service/mechanic trucks with a hoisting device;
monorail mounted cranes;
overhead and gantry cranes (except that such cranes that are permanently installed in a facility are subject to OSHA's general industry standard, 29 CFR 1910.179, even when used for construction work);
sideboom cranes; and
digger derricks (except when used for auguring holes for poles carrying electric and telecommunication lines, placing and removing the poles, and for handling associated materials to be installed
on or removed from the poles).
Orange Peel Bucket
Covered Equipment Attachments
OSHA 1926.1400 applies to equipment when used with attachments. Attachments are useful because they expand the range of tasks that can be done by the crane. Whether crane-attached or suspended attachments include:
orange peel buckets,
augurs or drills, and
pile driving equipment.
Equipment Used to Deliver Material
Placing materials may or may not be considered construction work.
It is common for material to be delivered to and unloaded on a construction site using a truck on which is mounted an articulating/knuckle-boom crane. This equipment may be covered by the standard when used in construction work. First let's discuss when delivery is not covered.
When Equipment is Covered
When equipment delivers materials by placing them onto a structure, the activity is considered construction work and the delivery activity is covered by the OSHA standard.
Materials covered by the standard include:
prefabricated components or building sections, such as roof trusses and wall panels; and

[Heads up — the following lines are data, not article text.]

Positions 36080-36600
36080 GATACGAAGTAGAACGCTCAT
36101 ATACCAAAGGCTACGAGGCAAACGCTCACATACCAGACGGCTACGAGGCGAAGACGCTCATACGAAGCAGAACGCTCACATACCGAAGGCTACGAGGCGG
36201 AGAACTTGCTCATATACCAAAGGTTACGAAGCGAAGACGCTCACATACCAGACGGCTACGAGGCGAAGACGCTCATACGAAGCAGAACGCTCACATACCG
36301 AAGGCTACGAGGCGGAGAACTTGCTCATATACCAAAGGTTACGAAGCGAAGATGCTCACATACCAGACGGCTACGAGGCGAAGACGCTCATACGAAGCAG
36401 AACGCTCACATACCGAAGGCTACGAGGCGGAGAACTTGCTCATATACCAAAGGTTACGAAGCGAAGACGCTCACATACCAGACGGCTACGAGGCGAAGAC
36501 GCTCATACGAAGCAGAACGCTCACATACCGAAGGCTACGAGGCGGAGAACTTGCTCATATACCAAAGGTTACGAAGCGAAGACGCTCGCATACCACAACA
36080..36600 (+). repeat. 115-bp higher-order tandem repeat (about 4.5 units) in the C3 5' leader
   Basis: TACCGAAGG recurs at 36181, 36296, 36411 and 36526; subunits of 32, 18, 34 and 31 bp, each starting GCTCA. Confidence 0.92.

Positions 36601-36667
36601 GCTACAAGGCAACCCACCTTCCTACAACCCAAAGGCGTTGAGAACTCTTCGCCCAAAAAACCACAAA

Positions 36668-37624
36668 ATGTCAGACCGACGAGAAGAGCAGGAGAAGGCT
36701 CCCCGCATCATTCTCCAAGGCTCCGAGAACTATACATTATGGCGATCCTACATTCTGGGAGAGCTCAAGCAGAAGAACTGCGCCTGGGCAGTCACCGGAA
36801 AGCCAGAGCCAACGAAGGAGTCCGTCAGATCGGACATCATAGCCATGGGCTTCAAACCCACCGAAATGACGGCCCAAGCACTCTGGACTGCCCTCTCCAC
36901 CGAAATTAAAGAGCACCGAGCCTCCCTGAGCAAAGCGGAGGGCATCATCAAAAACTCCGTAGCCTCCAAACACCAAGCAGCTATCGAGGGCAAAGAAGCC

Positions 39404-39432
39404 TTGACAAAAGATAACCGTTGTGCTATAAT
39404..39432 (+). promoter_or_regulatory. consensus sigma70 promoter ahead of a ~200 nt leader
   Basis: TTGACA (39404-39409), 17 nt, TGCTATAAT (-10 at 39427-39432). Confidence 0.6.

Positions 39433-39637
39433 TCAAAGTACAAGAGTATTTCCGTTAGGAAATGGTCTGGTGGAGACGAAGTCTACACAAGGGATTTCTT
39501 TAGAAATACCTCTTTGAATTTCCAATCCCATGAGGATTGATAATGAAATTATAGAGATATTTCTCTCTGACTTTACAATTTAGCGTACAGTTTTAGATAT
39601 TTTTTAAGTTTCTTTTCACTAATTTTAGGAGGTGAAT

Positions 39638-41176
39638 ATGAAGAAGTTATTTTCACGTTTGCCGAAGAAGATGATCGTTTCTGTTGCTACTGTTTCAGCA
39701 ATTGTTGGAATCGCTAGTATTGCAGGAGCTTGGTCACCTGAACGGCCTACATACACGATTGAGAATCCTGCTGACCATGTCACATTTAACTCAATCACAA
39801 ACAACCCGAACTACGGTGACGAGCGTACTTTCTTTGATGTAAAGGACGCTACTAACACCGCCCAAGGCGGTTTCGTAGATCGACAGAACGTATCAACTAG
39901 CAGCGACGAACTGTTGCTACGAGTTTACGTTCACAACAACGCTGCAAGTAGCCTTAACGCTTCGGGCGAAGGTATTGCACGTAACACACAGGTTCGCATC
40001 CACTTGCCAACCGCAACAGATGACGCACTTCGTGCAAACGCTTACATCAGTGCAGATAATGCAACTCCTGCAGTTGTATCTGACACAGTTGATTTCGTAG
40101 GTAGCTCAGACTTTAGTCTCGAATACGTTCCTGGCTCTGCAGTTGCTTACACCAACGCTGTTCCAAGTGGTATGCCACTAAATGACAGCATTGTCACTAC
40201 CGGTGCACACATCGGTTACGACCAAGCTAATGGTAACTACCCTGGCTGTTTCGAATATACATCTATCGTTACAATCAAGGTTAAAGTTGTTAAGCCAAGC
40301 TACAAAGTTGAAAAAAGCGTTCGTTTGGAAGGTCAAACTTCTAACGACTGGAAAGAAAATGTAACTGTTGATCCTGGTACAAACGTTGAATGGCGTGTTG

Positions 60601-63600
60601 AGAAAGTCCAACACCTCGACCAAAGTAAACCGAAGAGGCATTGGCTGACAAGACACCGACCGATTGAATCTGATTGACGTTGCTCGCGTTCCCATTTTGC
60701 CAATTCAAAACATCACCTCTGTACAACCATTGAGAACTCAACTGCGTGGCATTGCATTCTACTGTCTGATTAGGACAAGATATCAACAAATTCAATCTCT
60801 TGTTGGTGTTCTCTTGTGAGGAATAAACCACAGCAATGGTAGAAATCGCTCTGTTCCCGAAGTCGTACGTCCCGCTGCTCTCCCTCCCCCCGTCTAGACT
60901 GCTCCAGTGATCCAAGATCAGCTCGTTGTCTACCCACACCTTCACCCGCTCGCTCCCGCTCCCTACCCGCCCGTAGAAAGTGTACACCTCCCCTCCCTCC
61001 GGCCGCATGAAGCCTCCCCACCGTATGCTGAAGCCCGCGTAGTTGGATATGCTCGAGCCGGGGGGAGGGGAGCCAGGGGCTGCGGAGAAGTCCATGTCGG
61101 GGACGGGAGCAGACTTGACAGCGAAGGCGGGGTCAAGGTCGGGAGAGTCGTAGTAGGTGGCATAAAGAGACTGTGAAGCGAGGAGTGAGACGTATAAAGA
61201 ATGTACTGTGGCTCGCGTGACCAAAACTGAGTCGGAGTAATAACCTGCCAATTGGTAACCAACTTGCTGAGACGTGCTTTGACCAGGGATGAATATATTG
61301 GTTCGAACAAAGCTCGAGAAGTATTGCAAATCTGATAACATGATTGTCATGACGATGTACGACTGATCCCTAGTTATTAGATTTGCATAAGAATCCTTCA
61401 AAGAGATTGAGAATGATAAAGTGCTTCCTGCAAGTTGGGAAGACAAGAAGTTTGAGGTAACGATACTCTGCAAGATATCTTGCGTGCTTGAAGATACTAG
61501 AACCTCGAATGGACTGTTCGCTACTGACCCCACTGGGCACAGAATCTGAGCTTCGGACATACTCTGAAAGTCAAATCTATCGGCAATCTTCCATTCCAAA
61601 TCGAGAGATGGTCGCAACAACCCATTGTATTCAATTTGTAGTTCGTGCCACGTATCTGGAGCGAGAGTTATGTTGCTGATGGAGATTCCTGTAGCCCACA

structural steel members or components of a systems-engineered metal building.
When Equipment is Not Covered
Equipment is not covered by the standard when it delivers materials, regardless of the type, by placing them on the ground without arranging them for hoisting.
Equipment is not covered when it delivers materials by placing them onto a structure if all four of the following conditions are met:
the materials are sheet goods (such as sheet rock, plywood, or sheets of roofing shingles) or packaged goods (such as roofing shingles, bags of cement, or rolls of roofing felt);
the equipment uses a fork/cradle at the end of the boom to deliver the materials;
the equipment is not used to hold, support, or stabilize the material to facilitate a construction activity, such as holding material in place while it is attached to the structure; and
the equipment is equipped with a properly functioning automatic overload prevention device.
OSHA 1926.1400 also covers the types of equipment are specifically excluded from coverage. Below is a partial list of excluded items:
equipment that would otherwise be covered while it has been converted or adapted for a non-hoisting/lifting use (such conversions/adaptations include, but are not limited to, power shovels,
excavators, and concrete pumps);
power shovels, excavators, wheel loaders, backhoes, loader backhoes, and track loaders (this machinery is also excluded when used with chains, slings, or other rigging to lift suspended loads);
automotive wreckers and tow trucks when used to clear wrecks and haul vehicles;
digger derricks when used for auguring holes for poles carrying electric and telecommunication lines, placing and removing the poles, and for handling associated materials to be installed
on or removed from the poles (digger derricks used in such pole work must comply with either
29 CFR 1910.269 Electric Lines or 29 CFR 1910.268 Telecommunication Lines);
machinery originally designed as vehicle-mounted aerial devices (for lifting personnel) and self-propelled elevating work platforms;
telescopic/hydraulic gantry systems;
powered industrial trucks (forklifts), except when configured to hoist and lower (by means of a winch or hook) and horizontally move a suspended load;
mechanic's truck with a hoisting device when used in activities related to equipment maintenance and repair;
machinery that hoists by using a come-a-long or chainfall;
dedicated drilling rigs;
gin poles when used for the erection of communication towers;
tree trimming and tree removal work;
anchor handling or dredge-related operations with a vessel or barge using an affixed A-frame;